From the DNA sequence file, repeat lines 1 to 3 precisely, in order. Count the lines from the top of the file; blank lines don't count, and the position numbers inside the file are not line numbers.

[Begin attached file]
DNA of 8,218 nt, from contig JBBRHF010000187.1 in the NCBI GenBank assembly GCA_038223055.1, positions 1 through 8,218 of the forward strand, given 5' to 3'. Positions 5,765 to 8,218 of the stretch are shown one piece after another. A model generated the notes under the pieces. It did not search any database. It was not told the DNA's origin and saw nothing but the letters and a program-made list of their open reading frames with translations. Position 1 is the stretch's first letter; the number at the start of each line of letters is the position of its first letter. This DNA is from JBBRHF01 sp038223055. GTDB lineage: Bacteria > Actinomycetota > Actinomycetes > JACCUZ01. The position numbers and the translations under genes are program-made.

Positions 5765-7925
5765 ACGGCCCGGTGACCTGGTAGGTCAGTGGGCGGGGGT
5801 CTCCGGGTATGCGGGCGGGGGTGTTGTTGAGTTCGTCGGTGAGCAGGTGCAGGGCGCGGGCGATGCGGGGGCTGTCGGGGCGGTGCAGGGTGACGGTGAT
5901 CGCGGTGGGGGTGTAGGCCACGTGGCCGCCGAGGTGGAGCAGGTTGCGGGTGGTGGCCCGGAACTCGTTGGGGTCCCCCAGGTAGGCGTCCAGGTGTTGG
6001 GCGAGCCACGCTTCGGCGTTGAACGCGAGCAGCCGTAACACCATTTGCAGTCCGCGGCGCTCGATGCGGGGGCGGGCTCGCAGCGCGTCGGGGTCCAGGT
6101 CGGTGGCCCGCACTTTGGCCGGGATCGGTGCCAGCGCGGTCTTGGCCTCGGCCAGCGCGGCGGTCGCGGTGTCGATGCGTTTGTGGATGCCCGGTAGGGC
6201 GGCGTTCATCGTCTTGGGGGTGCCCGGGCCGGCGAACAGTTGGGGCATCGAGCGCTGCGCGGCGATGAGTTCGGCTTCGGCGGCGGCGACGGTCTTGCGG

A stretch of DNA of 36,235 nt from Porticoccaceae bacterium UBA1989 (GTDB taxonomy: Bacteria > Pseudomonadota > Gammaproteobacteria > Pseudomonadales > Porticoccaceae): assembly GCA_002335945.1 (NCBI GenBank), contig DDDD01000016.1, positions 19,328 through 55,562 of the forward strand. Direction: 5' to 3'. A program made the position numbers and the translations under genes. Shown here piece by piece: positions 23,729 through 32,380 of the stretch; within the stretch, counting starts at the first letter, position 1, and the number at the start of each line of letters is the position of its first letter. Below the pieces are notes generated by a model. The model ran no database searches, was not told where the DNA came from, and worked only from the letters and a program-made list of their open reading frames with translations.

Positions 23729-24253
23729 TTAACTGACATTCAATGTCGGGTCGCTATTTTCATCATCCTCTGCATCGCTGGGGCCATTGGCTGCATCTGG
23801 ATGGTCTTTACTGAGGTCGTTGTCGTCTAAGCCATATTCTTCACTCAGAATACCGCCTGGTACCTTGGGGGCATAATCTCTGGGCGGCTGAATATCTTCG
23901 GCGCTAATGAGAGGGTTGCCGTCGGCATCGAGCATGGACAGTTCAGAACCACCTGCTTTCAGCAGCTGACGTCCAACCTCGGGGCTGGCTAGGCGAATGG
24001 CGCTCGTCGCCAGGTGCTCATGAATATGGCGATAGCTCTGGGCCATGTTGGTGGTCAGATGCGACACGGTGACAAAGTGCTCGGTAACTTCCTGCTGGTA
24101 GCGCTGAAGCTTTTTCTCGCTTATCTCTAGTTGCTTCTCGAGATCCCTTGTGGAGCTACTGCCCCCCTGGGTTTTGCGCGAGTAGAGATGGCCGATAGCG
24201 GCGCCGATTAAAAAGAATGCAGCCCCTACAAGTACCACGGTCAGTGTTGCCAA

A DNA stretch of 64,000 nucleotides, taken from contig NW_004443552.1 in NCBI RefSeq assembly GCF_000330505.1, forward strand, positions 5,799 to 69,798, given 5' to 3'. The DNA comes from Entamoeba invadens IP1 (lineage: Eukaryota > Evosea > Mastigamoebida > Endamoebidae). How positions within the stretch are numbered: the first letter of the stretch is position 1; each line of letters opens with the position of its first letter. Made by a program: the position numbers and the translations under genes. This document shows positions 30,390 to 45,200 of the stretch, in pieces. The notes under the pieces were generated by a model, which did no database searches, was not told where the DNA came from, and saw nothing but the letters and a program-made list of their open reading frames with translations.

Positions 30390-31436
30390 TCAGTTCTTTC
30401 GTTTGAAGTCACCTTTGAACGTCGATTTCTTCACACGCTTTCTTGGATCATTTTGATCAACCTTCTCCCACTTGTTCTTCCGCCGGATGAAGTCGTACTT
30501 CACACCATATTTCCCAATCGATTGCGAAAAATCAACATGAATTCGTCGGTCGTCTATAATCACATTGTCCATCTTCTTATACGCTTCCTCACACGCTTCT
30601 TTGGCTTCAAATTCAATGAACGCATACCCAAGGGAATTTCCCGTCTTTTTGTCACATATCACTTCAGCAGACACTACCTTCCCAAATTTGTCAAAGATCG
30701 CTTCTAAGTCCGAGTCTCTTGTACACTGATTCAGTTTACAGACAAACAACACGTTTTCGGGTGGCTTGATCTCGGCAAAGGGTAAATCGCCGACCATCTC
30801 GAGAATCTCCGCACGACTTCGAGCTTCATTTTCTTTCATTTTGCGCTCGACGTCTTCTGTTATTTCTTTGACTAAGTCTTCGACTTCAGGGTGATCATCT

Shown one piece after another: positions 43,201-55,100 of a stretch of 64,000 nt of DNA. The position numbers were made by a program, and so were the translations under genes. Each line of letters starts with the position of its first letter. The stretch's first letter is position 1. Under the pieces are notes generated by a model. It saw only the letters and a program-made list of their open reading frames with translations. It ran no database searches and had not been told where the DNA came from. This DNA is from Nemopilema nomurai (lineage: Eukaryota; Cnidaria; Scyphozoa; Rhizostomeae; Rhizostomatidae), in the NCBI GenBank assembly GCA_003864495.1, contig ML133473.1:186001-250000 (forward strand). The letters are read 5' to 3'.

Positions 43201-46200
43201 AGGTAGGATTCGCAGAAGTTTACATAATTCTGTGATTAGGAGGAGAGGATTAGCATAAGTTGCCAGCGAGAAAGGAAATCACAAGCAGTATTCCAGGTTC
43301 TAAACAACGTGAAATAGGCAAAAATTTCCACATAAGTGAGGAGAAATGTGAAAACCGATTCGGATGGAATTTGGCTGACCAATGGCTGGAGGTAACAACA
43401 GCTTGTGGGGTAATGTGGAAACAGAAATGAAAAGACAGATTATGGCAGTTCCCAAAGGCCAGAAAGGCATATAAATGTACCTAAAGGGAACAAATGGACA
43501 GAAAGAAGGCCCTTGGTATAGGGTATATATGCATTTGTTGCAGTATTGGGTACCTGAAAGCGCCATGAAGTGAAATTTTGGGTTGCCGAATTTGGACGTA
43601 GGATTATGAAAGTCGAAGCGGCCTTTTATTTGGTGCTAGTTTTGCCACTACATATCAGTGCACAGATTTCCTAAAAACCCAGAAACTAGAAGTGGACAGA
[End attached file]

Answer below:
DNA of 8,218 nt, from contig JBBRHF010000187.1 in the NCBI GenBank assembly GCA_038223055.1, positions 1 through 8,218 of the forward strand, given 5' to 3'. Positions 5,765 to 8,218 of the stretch are shown one piece after another. A model generated the notes under the pieces. It did not search any database. It was not told the DNA's origin and saw nothing but the letters and a program-made list of their open reading frames with translations. Position 1 is the stretch's first letter; the number at the start of each line of letters is the position of its first letter. This DNA is from JBBRHF01 sp038223055. GTDB lineage: Bacteria > Actinomycetota > Actinomycetes > JACCUZ01. The position numbers and the translations under genes are program-made.

Positions 5765-7925
5765 ACGGCCCGGTGACCTGGTAGGTCAGTGGGCGGGGGT